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University of Oslo’s Life Science Growth House is now open

Tailored counseling, funding assistance, and innovation hangouts are part of the innovation package offered by the new Life Science Growth House at the University of Oslo.

“The Life Science Growth House is about utilizing the research. We are good at research, but we can become even better at transferring that knowledge to innovation and making use of it in society,” says Svein Stølen, Rector of the University of Oslo (UiO).

Tailored counseling

The new Growth House is going to have an open door with low-threshold services for researchers and students. They will have tailored counseling, including e.g. an assessment of the maturity and relevance of an idea, possible seed funding or external funding, possible collaborations with others in the UiOs innovation ecosystem, including mentoring and business partnerships, and ultimately possible meeting places, seminars, and competence courses.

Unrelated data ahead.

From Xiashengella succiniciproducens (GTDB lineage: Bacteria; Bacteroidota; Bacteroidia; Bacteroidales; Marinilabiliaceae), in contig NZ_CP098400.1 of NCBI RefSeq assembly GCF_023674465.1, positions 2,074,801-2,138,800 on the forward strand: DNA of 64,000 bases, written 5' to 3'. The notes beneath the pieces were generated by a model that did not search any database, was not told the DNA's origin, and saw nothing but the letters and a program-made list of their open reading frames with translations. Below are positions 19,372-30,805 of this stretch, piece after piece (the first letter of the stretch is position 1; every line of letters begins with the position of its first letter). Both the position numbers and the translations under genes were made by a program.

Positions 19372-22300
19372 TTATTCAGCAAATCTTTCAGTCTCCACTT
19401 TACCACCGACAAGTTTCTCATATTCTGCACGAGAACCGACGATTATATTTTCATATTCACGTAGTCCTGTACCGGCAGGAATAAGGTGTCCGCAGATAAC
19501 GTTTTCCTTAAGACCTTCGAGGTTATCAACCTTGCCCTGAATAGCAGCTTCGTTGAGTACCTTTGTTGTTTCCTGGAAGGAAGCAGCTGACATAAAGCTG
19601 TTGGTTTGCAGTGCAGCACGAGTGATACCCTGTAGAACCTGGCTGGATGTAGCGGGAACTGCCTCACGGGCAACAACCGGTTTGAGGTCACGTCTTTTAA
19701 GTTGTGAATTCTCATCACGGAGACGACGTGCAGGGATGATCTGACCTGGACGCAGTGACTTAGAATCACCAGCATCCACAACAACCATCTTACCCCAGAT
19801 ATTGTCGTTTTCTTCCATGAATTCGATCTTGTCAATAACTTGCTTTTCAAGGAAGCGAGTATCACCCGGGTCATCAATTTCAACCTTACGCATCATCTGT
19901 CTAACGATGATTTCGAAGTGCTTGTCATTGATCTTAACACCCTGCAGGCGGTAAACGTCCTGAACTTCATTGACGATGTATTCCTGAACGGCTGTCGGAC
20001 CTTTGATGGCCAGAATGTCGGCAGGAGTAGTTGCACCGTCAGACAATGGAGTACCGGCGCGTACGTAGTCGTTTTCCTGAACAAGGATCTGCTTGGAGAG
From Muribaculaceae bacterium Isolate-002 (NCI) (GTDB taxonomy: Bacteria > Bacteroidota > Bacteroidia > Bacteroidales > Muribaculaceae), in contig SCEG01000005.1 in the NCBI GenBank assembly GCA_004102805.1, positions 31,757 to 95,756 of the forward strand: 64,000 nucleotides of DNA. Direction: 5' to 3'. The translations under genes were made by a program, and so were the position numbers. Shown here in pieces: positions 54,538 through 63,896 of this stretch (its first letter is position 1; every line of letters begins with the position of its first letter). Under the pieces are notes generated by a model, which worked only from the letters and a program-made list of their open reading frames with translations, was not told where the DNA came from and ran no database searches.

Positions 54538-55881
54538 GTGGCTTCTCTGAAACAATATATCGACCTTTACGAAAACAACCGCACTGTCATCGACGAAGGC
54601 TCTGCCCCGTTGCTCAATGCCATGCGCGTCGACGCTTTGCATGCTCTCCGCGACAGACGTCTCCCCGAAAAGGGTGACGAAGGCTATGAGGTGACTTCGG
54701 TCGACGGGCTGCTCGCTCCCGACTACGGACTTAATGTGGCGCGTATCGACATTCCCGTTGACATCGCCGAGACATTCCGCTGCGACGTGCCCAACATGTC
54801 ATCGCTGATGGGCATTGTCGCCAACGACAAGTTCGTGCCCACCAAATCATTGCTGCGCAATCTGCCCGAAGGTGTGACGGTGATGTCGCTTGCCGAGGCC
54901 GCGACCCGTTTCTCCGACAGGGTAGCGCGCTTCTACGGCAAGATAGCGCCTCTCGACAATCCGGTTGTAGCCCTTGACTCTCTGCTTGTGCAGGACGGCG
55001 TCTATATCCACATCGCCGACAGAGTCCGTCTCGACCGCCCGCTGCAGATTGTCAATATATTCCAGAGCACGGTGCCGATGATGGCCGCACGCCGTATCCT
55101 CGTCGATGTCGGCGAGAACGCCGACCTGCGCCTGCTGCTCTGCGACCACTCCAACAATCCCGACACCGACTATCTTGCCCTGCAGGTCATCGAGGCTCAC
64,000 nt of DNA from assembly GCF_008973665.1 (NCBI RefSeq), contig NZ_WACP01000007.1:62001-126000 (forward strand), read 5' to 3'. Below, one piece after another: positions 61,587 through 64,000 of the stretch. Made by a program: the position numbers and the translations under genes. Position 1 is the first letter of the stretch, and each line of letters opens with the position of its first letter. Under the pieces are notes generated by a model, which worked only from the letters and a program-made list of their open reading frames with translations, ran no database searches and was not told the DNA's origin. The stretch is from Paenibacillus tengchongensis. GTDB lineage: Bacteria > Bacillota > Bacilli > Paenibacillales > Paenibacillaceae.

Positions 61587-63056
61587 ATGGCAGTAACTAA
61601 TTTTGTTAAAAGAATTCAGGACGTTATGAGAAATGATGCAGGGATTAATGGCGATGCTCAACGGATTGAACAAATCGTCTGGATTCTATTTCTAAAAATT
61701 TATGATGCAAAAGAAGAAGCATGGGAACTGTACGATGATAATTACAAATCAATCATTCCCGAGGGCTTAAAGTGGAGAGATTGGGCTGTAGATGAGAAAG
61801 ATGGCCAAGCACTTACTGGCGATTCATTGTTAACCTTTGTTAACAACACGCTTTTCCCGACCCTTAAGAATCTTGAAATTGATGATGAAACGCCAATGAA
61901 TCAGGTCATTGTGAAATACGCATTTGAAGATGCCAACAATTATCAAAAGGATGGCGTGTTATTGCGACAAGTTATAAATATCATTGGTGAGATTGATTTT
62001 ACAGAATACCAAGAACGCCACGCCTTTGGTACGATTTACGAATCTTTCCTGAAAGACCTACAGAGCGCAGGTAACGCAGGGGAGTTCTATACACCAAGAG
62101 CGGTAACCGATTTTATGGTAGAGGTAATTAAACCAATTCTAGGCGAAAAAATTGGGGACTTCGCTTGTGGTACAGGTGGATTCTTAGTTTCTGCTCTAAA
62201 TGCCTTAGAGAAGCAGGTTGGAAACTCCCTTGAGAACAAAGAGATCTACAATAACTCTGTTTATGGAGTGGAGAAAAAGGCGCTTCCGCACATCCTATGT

At the opening ceremony, Ketil Widerberg, General Manager of Oslo Cancer Cluster, stressed the importance of start-up companies as a natural sequel to good academic ideas. “Too often ideas are hidden and forgotten in academia. Companies are only invited to “whitewash” and secure money from the Norwegian Research Council for research that is already planned in detail. Good ideas are out-licensed early on to secure next year’s budget instead of invested in Norwegian start-ups. Academics have to fight the system daily to be able to contribute to development,” he said.

Innovation hangouts

The Life Science Growth House will arrange innovation hangouts four times per year. This is an informal meeting place where students and researchers from the university may interact with actors from the public sector, hospitals, companies, mentors, business clusters, and incubators in their innovation ecosystem. The hangouts include inspirational talks, matchmaking, food and beverage, and mingling.

From the left: Svein Stølen, Ivar P. Gladhaug, Solveig Kristensen, and Hilde Nebb opening the Life Science Growth House at the University of Oslo on 17 February 2022. Photo: UiO, Life Science Growth House/Fartein Rudjord.

Source: Wenche Gerhardsen/Oslo Cancer Cluster